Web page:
Association of p53 codon 72 polymorphism with susceptibility to hepatocellular carcinoma in a Chinese population from northeast Sichuan

  • Authors:
    • Jiajing Cai
    • Yan Cai
    • Qiang Ma
    • Fan Chang
    • Lei Xu
    • Guoyuan Zhang
    • Xiaolan Guo
  • View Affiliations

  • Published online on: January 11, 2017     https://doi.org/10.3892/br.2017.840
  • Pages:217-222
0

Abstract

The p53 tumor suppressor gene is key in tumor development and progression, and the single nucleotide polymorphism (SNP) of the p53 gene codon 72 (p53Arg/Pro) changes the structure of the protein. In addition, it affects its activity, which may affect cancer risk. The aim of the present study was to investigate the association between p53 codon 72 polymorphism and susceptibility to hepatocellular carcinoma (HCC) in a Chinese population from northeast Sichuan. A total of 342 HCC patients and 347 non‑cancer control subjects were recruited, and the polymorphism of p53 codon 72 was measured by TaqMan® minor groove binder fluorescent quantitative polymerase chain reaction assay. The distribution frequency of p53 sites of arginine (Arg)/Arg, Arg/proline (Pro), Pro/Pro were 18.4, 48.8 and 32.7% in the control group, as compared with 18.7, 49.9 and 31.4% in the case group, which indicated that there was no difference between two groups (χ2=0.14; P=0.93). Upon further stratification with smoking, alcohol consumption, gender and hepatitis B virus (HBV) infection, no risk increasing genotype was identified. However, interactions between p53 codon 72 SNP and smoking, alcohol consumption and HBV infection may increase the risk of HCC [smoking odds ratio (OR), 2.00; 95% confidence interval (CI), 1.21‑3.29; alcohol consumption OR, 1.87; 95% CI, 1.08‑3.26; HBV infection OR, 1.84; 95% CI, 1.10‑3.08]. No significant association was identified between p53 codon 72 polymorphism and HCC, and it may not have an independent effect on the susceptibility to HCC in a Chinese population from northeast Sichuan. However, interaction between genetic factors and environment exposure significantly increased the risk of HCC.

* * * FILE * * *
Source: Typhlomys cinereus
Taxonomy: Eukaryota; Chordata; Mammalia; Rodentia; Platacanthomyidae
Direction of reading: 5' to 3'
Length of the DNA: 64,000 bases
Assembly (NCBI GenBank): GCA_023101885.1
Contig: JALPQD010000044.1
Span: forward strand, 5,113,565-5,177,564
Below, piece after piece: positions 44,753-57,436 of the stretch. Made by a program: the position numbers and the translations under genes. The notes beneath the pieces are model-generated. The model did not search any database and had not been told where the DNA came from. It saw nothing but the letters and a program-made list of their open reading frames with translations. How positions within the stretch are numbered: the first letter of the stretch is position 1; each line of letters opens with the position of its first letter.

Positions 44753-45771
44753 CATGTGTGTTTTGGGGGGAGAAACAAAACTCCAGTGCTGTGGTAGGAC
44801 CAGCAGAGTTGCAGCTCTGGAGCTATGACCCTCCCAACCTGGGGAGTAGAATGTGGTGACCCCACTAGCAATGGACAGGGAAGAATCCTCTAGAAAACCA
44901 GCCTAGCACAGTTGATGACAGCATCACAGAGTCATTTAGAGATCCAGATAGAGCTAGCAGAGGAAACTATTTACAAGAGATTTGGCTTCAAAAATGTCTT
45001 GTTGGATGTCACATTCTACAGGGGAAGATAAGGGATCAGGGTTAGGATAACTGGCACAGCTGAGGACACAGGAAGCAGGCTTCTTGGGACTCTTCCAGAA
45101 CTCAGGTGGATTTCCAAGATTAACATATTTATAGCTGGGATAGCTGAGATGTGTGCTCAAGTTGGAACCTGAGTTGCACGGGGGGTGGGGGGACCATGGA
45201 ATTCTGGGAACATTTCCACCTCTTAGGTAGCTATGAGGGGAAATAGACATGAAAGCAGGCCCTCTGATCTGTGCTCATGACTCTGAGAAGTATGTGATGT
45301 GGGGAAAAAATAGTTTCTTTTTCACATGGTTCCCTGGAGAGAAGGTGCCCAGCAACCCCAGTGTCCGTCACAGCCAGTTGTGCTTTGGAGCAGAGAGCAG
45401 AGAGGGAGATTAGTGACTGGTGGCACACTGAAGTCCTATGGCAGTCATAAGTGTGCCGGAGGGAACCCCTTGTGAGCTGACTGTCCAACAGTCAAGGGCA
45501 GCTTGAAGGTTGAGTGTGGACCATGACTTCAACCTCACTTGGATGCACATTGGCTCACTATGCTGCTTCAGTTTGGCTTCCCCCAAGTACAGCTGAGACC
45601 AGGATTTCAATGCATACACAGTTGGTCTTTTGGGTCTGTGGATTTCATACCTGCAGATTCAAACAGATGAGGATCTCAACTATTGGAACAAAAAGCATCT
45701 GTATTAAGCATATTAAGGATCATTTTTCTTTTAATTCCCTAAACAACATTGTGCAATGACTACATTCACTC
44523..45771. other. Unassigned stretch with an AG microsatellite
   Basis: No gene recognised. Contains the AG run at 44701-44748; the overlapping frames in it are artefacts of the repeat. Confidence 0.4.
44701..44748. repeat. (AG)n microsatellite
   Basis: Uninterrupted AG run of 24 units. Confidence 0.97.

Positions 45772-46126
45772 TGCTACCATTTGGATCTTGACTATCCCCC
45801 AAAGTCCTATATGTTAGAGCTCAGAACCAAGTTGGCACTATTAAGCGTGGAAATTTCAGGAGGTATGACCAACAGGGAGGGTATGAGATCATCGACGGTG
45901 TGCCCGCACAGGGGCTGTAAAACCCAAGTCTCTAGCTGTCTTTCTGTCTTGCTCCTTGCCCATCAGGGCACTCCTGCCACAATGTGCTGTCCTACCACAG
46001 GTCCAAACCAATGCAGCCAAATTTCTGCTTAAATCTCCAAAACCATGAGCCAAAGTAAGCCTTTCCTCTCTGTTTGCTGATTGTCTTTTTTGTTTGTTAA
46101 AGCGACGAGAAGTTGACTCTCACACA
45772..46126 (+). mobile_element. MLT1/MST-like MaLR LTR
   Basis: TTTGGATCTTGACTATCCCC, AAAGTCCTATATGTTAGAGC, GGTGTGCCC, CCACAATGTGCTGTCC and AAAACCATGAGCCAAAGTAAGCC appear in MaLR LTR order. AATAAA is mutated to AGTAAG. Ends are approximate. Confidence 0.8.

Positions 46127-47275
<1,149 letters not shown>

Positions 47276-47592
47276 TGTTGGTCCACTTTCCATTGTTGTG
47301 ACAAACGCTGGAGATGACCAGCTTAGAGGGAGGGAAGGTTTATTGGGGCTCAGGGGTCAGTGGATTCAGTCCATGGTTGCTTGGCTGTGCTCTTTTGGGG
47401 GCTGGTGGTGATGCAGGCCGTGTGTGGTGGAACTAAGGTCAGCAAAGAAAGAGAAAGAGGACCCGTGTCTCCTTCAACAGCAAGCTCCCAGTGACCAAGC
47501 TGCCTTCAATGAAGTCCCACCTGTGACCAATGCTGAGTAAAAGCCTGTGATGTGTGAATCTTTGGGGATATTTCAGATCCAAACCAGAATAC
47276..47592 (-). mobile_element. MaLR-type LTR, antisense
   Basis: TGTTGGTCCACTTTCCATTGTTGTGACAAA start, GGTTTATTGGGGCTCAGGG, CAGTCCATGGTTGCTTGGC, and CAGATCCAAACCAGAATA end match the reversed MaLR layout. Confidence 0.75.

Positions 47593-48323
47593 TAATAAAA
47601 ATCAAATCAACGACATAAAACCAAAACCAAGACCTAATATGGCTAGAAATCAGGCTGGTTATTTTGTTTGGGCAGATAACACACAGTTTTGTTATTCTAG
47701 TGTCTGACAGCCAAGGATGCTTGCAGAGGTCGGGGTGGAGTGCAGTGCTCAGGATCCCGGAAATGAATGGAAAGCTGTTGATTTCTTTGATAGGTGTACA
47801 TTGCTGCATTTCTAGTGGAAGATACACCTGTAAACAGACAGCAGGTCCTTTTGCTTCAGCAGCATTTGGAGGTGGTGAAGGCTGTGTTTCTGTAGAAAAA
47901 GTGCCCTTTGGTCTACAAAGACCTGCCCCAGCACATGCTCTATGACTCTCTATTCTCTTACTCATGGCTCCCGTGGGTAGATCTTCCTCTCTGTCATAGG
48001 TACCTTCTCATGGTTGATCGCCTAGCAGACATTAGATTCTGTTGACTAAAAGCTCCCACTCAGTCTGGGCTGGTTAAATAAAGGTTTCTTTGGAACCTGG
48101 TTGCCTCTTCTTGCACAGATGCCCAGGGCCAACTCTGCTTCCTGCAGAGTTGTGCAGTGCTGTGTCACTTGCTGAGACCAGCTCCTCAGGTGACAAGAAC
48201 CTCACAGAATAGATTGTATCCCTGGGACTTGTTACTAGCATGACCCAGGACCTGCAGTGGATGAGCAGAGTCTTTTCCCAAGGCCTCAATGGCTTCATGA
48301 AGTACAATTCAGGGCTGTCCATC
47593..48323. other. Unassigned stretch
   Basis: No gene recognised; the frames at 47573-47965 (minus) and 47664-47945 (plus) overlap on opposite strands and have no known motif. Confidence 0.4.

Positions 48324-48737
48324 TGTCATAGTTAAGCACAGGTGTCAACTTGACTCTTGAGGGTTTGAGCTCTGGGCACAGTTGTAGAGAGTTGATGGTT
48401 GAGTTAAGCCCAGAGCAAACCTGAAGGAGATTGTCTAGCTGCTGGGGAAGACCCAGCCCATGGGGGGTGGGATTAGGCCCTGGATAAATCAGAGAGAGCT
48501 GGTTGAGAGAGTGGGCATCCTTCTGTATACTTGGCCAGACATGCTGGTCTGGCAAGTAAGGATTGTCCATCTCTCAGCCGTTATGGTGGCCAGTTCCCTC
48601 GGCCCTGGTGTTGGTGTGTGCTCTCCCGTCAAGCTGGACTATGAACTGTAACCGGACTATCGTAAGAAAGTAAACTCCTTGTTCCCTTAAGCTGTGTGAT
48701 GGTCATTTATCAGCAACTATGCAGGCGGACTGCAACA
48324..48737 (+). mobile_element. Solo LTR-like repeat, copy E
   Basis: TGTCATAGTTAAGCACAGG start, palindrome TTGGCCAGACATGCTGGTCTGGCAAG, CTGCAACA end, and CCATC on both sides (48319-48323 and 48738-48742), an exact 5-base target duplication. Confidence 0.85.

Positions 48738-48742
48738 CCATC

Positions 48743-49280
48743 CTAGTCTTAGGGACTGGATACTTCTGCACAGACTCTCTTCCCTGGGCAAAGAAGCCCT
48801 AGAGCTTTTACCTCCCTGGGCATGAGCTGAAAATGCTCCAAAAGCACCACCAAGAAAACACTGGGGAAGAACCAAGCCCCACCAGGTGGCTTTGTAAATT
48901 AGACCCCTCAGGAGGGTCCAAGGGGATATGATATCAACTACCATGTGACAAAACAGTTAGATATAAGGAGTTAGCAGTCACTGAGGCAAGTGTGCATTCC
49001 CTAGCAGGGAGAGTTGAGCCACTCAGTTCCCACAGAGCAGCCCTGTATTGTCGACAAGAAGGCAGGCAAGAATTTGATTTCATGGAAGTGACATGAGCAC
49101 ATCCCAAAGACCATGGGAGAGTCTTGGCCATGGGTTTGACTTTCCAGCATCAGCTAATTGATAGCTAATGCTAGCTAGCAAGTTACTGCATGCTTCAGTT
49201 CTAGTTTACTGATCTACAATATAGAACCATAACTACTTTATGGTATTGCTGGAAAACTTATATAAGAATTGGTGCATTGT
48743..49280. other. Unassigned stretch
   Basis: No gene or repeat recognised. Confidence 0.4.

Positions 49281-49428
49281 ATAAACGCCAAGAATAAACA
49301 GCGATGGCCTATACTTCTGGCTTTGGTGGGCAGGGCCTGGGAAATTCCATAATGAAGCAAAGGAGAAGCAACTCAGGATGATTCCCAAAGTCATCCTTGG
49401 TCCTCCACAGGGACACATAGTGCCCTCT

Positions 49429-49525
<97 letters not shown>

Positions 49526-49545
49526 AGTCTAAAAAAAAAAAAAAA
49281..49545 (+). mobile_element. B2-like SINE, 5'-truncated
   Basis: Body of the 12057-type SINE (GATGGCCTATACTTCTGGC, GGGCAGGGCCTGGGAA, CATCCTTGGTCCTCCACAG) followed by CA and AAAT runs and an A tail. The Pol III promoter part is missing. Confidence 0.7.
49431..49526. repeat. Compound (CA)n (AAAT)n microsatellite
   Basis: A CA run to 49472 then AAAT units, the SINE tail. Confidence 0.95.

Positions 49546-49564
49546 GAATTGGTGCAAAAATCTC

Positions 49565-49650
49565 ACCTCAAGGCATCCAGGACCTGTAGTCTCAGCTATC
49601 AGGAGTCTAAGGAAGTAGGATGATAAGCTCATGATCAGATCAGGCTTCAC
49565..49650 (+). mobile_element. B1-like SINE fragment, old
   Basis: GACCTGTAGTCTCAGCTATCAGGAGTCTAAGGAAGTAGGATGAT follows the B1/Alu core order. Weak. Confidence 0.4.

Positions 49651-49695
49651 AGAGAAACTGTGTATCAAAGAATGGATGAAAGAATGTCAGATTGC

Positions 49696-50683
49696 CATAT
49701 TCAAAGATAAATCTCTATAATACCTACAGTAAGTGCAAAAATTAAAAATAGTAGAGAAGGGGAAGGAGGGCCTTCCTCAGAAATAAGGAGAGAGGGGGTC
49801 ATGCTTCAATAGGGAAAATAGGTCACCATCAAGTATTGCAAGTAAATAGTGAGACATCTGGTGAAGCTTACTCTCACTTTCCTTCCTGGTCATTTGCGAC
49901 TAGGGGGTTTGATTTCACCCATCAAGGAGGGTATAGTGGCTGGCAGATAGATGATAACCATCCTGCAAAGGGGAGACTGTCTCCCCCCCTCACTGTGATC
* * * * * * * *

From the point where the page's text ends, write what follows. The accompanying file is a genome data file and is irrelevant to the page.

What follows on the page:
Introduction